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How to Buy Heidi Julavits’s Self on eBay

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Author Heidi Julavits’s predominant self is hiding inside this matryoshka doll.

Over at the Paris Review, in an interview with Leanne Shapton, Julavits answers each question with an eBay auction listing. What listing would you choose to answer the query, “What sort of highly valuable or beloved object would you feed to a shark to save your life?” Hopefully not your copy of Women in Clothes, coedited by Shapton, Julavits, and Sheila Heti.

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Writing, Titling, Tricoloning

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Greek for “of equal number of clauses,” isocolon is a rhetorical device that produces a sense of order by balancing parallel elements that are similar in structure and length within a sentence. An isocolon need not have three elements, but the requirement of parallel and balance means that it often takes a tripartite shape, technically called a tricolon.

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This Thursday, Talk to Talking Heads

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This Thursday, May 21st, I’ll be joining Binnie Klein on her WPKN radio show “A Miniature World,” broadcast out of Bridgeport, CT on 89.5 FM, and available everywhere online at http://stream.wpkn.org/. The show’s theme for the day will be “songs that transform lives.” Binnie and I will be joined from 10 a.m.-12 p.m.

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Before Twain Was Twain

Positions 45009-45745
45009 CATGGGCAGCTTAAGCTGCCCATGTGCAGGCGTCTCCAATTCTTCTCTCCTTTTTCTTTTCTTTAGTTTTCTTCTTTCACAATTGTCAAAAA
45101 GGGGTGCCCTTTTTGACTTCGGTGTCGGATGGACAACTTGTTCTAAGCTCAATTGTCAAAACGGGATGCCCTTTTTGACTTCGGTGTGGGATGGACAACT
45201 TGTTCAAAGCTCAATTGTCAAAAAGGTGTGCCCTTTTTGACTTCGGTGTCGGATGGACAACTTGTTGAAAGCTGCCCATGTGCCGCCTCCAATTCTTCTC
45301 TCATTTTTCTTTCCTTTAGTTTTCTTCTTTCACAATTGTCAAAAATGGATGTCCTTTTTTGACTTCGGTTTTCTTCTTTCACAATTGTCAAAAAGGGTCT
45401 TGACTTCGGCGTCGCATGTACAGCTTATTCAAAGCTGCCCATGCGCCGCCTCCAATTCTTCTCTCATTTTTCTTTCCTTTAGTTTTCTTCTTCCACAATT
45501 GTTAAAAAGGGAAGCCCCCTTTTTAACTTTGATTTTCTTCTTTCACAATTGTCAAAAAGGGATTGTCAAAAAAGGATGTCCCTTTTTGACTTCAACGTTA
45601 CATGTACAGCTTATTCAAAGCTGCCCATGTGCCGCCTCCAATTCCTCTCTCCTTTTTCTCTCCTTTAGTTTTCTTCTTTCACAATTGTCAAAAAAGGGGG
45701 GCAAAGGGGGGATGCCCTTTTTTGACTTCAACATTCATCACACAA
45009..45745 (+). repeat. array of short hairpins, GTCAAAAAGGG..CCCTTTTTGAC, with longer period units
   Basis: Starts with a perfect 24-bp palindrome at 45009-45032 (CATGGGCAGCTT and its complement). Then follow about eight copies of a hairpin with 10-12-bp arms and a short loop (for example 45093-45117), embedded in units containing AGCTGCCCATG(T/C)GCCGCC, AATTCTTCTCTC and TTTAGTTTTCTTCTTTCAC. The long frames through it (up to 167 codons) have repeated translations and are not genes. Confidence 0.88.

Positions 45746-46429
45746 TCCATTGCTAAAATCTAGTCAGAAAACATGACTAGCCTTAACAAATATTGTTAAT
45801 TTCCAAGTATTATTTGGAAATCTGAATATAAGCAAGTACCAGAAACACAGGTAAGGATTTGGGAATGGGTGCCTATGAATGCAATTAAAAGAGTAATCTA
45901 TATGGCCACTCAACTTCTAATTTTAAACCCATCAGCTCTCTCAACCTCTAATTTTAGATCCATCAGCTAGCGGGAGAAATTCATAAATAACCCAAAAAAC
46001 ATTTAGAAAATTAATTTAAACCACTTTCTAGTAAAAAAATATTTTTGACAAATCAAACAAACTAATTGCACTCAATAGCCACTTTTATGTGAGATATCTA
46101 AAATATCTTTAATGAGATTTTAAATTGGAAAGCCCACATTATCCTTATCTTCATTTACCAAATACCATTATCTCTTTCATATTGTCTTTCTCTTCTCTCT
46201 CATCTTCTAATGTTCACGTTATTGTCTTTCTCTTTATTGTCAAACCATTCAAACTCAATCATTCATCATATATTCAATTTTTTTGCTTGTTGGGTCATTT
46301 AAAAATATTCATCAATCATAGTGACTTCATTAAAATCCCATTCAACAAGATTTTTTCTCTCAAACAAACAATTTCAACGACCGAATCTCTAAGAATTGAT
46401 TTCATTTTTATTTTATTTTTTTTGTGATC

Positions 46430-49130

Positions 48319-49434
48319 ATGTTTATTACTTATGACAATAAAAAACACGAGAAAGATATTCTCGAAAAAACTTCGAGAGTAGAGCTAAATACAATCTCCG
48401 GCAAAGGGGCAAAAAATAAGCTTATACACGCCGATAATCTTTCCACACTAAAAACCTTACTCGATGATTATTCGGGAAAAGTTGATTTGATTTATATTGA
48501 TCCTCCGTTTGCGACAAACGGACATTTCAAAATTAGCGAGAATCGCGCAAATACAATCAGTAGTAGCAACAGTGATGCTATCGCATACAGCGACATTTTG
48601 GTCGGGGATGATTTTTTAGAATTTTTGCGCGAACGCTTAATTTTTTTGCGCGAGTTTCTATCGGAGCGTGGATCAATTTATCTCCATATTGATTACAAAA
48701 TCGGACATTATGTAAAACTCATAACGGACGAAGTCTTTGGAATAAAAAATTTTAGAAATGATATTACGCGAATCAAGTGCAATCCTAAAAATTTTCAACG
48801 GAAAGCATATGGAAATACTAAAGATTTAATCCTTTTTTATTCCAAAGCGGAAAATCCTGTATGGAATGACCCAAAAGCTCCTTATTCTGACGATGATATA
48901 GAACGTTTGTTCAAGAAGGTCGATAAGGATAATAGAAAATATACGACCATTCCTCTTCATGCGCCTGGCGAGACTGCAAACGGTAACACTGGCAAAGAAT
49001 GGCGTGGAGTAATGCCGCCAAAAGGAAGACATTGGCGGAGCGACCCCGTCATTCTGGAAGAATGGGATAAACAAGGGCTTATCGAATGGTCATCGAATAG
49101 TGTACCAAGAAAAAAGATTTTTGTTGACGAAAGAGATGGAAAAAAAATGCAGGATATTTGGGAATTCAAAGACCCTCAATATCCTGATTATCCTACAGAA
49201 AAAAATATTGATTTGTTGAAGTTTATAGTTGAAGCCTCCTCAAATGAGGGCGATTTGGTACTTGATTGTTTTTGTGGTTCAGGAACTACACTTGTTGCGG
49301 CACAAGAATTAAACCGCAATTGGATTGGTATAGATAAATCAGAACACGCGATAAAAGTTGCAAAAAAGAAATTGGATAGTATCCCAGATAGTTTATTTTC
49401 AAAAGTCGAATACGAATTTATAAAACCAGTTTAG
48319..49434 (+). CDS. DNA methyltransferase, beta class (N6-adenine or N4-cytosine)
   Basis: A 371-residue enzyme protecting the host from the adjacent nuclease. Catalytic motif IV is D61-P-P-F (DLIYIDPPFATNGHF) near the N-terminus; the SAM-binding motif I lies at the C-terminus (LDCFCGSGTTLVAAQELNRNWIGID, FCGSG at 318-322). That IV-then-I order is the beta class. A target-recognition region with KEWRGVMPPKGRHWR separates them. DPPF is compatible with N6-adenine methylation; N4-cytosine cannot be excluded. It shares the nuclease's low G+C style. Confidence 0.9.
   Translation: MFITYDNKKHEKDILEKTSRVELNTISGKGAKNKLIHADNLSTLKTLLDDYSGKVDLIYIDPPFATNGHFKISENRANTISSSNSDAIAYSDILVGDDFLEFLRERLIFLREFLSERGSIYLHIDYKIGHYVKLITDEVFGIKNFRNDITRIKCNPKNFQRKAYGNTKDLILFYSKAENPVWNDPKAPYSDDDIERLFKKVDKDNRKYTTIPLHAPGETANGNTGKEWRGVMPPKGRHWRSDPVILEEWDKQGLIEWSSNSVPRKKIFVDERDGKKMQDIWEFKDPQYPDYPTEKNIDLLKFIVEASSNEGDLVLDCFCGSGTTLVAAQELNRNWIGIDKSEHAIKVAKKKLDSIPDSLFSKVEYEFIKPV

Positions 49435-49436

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Newspaper journalist Samuel Clemens would eventually go on to become novelist Mark Twain. But, Samuel Clemens was something of a story writer too. At the Guardian, Nicky Woolf reports that a scholar at the University of California has discovered and authenticated letters stories written by Twain while he still worked at the San Francisco Dramatic Chronicle.

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YA’s Last Taboo

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Sex scenes in YA, the kind that (gulp) turn us on and make our cheeks flush and get our hearts racing, have never been more important than they are now. Stories that give protagonists flesh and bone and heart and all that goes with being in a body also give us a portrait of sexual intimacy born of desire, of need for one’s partner, of passionate love and want and its fulfillment, of playfulness and fun and joy.

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This Week in Short Fiction

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This week was the third annual #TwitterFiction Festival, held here, there, and everywhere in typical Twitter style. The Association of American Publishers and Penguin Random House partnered to host the event this year, bringing in such big names as Margaret Atwood (@MargaretAtwood), Celeste Ng (@pronounced_ing), Eric Jerome Dickey (@EricJDickey), Jackie Collins (@JackieCollins), and Maggie Stiefvater (@mstiefvater).

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A Séance for Robert Browning

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The voice of the dead man was heard speaking… In breathless silence the little, awed group stood round the phonograph, [as] Robert Browning’s familiar and cheery voice suddenly exclaimed: “Ready?”

Poet Robert Browning may not have been able to remember all the words he wrote, but he does bear the distinction of the first literary figure to record his voice, in April 1889.

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